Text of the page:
• Michael Pratt

What is the future for Horne Pit?

For many, the rezoning and development applications that are debated and voted on at Council are the most interesting parts of the meeting—at least for planning nerds like me. At the most recent meeting of Council on May 31st, 2021, the afternoon began with a couple of presentations from Langley residents, as per usual, but one presentation in particular raised a question that’s been bothering me for years: what should we do with Horne Pit? Made jointly by Christine Bishop and Christy Juteau, this was an extremely informative presentation raising several environmental concerns with the status and future of the former Horne Pit gravel site. Listening to their presentation, I couldn’t help but ask myself: “Will we repeat the mistakes of our past? Or will we learn, and start to take the goal of building complete

communities seriously?”.

The Pit has been filled in over the years, but there are still many ponds and watercourses throughout the site.
Horne Pit from 200th Street

To properly discuss how Brookswood’s future might be different, we need to briefly discuss where lessons can be learned from other neighbourhoods. We can do this by looking at our past planning mistakes positively, instead of in a negative light. They provide direction on how to make adjustments to neighbourhoods that are being built out now, as well as those, like Brookswood, that will be built out in the coming years. For example, Willoughby will be an even more amazing community than it already is. That’s because the various issues that residents currently have to deal with—such as congestion along only two major arterials, lack of parks, and a lack of commercial spaces—will likely be resolved as we move forward. However, that’s only if Council and Staff decide to make a concerted effort to change the current course. I have several close friends who call the neighbourhood home and love living there, and personally, I will be looking to move there soon.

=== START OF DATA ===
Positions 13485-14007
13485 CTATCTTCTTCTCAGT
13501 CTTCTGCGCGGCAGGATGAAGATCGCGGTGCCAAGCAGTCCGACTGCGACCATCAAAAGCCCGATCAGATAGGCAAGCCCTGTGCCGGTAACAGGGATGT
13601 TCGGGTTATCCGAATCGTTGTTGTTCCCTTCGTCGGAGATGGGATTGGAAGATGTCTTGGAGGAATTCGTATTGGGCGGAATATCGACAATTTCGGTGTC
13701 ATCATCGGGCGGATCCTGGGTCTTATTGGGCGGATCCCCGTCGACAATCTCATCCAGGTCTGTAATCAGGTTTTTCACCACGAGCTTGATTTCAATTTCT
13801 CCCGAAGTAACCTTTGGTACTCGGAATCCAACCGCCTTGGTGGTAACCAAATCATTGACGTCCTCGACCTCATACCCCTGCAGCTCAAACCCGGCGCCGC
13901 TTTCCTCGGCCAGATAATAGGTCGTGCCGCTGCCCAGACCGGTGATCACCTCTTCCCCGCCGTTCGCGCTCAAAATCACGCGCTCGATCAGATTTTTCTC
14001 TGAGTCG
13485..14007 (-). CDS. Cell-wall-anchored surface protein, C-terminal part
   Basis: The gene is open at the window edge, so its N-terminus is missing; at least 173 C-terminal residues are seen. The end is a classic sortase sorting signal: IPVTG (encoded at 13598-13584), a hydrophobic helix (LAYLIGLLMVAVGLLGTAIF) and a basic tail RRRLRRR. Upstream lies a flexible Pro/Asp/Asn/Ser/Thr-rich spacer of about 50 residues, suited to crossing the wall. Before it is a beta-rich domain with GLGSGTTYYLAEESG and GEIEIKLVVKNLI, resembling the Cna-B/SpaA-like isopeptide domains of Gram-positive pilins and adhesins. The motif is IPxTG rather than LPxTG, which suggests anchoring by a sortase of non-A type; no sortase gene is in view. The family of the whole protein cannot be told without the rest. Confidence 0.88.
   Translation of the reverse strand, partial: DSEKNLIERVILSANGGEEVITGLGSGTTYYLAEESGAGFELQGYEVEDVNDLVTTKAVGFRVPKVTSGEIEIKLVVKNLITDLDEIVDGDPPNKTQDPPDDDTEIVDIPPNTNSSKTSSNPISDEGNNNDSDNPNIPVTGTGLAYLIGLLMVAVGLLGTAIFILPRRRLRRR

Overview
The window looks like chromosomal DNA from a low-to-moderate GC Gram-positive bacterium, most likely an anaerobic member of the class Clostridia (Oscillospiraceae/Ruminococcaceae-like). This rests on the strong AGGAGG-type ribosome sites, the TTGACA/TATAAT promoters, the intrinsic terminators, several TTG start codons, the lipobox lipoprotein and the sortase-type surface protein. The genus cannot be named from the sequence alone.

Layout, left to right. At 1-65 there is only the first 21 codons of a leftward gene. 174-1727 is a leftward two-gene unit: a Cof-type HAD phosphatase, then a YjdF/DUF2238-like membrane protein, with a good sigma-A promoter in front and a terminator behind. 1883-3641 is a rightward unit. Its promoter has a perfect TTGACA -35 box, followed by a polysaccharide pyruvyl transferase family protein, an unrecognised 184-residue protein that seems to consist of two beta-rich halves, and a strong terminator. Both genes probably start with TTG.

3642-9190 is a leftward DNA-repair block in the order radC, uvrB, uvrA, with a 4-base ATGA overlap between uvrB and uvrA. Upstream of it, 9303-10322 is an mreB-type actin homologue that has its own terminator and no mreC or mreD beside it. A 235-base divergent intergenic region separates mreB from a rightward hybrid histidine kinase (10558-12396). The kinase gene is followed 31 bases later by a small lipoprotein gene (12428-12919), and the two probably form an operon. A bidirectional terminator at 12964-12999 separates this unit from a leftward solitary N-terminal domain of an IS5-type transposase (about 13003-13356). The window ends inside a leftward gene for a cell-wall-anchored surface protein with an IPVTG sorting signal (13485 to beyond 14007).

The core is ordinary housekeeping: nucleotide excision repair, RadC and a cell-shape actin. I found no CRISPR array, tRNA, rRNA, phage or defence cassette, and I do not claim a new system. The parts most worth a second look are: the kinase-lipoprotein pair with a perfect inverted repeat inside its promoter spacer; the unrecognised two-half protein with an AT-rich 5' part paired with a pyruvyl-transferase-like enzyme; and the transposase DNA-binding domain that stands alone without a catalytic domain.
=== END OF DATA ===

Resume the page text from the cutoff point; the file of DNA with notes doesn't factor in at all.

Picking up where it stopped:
Notwithstanding my belief in Willoughby’s future, no neighbourhood should be immune to constructive criticism, nor is any neighbourhood perfect. One of my biggest concerns with Willoughby is that as it has already been largely built out, and the Township has not been proactive enough in securing passive park and conservation space in close proximity to where people live. I’ve written before how it is wrong that residents of Langley have to drive any further than a few blocks to visit a park that surrounds them with nature. Going forward, when looking to build complete communities, we should right this wrong by ensuring there is a significant park within a 15-minute bike or bus ride, or 20-30 minute walk, for every resident in the urban areas of Langley Township.

According to the Official Community Plan (OCP), the neighbourhoods of Fernridge and Booth are supposed to have eventual populations of 9,000 and 11,700 respectively. This is the equivalent of two Murrayvilles, and these future residents—along with the rest of Brookswood’s residents—deserve to have access to nature within walking or biking distance. That being said, if Brookswood’s development follows the same pattern as Willoughby (as others such Brad Richert have described) there could be upwards of 45% more people in the community than what the OCP projects (Willoughby’s Neighbourhood Community Plans project over 30,000 more people than the original OCP), making it even more important that the Township retains a significant property with as much natural merit as Horne Pit.

I’ve recently written about how it would be a mistake for the Township to sell certain properties, such as the former Alder Inn site. I’d argue that it would be even less wise for the Township to sell properties such as Horne Pit, for, among other things, the lack of potential ongoing revenues in the future compared to properties such as the Alder Inn (which are in prime retail locations). As we’ve unfortunately seen clearly in other neighbourhoods, as development occurs, land that could be acquired for park space becomes prohibitively expensive, and as such, taxpayers become rightly concerned with the price tag associated with expanding parks. If we have 67 acres of publicly-owned land with environmentally sensitive areas, an important watershed, and the space to plant thousands of trees, why would we even consider doing anything with it besides using it for parkland? The OCP designates the area as suburban-style Single Family, which, unfortunately, as we’ve seen, means many trees will not be protected. If we want to get serious about preserving and improving our community’s tree canopy as well as protecting our natural environment, encouraging single-family sprawl at the expense of potentially fantastic park and conservation land would be a major mistake. Let’s not make it.

The land is publicly owned: let's not make the mistake of giving it up.

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